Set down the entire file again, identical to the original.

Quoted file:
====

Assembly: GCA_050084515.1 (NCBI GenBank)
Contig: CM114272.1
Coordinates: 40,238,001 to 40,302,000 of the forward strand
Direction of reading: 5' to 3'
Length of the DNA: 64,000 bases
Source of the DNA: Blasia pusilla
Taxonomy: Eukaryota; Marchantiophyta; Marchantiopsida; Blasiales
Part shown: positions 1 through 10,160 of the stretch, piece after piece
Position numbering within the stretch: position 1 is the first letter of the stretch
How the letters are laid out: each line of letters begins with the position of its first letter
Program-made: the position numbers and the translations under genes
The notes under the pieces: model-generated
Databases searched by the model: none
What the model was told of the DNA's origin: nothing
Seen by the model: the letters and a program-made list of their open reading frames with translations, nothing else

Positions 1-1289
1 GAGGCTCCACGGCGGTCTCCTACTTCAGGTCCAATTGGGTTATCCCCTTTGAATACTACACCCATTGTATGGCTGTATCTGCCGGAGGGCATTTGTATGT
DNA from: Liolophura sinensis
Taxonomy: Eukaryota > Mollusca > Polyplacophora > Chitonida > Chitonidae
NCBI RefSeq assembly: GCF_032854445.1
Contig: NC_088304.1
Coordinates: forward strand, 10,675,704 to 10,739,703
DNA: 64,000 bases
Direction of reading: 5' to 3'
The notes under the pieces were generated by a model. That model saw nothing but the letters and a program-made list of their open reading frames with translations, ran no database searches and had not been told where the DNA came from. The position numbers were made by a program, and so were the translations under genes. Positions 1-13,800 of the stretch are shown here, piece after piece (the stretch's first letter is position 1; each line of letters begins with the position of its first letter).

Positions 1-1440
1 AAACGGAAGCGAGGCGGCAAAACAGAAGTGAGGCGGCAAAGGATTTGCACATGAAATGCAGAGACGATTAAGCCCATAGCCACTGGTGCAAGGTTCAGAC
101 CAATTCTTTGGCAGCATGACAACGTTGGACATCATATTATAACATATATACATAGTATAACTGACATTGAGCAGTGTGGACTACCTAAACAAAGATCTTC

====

Assembly: GCA_050084515.1 (NCBI GenBank)
Contig: CM114272.1
Coordinates: 40,238,001 to 40,302,000 of the forward strand
Direction of reading: 5' to 3'
Length of the DNA: 64,000 bases
Source of the DNA: Blasia pusilla
Taxonomy: Eukaryota; Marchantiophyta; Marchantiopsida; Blasiales
Part shown: positions 1 through 10,160 of the stretch, piece after piece
Position numbering within the stretch: position 1 is the first letter of the stretch
How the letters are laid out: each line of letters begins with the position of its first letter
Program-made: the position numbers and the translations under genes
The notes under the pieces: model-generated
Databases searched by the model: none
What the model was told of the DNA's origin: nothing
Seen by the model: the letters and a program-made list of their open reading frames with translations, nothing else

Positions 1-1289
1 GAGGCTCCACGGCGGTCTCCTACTTCAGGTCCAATTGGGTTATCCCCTTTGAATACTACACCCATTGTATGGCTGTATCTGCCGGAGGGCATTTGTATGT
DNA from: Liolophura sinensis
Taxonomy: Eukaryota > Mollusca > Polyplacophora > Chitonida > Chitonidae
NCBI RefSeq assembly: GCF_032854445.1
Contig: NC_088304.1
Coordinates: forward strand, 10,675,704 to 10,739,703
DNA: 64,000 bases
Direction of reading: 5' to 3'
The notes under the pieces were generated by a model. That model saw nothing but the letters and a program-made list of their open reading frames with translations, ran no database searches and had not been told where the DNA came from. The position numbers were made by a program, and so were the translations under genes. Positions 1-13,800 of the stretch are shown here, piece after piece (the stretch's first letter is position 1; each line of letters begins with the position of its first letter).

Positions 1-1440
1 AAACGGAAGCGAGGCGGCAAAACAGAAGTGAGGCGGCAAAGGATTTGCACATGAAATGCAGAGACGATTAAGCCCATAGCCACTGGTGCAAGGTTCAGAC
101 CAATTCTTTGGCAGCATGACAACGTTGGACATCATATTATAACATATATACATAGTATAACTGACATTGAGCAGTGTGGACTACCTAAACAAAGATCTTC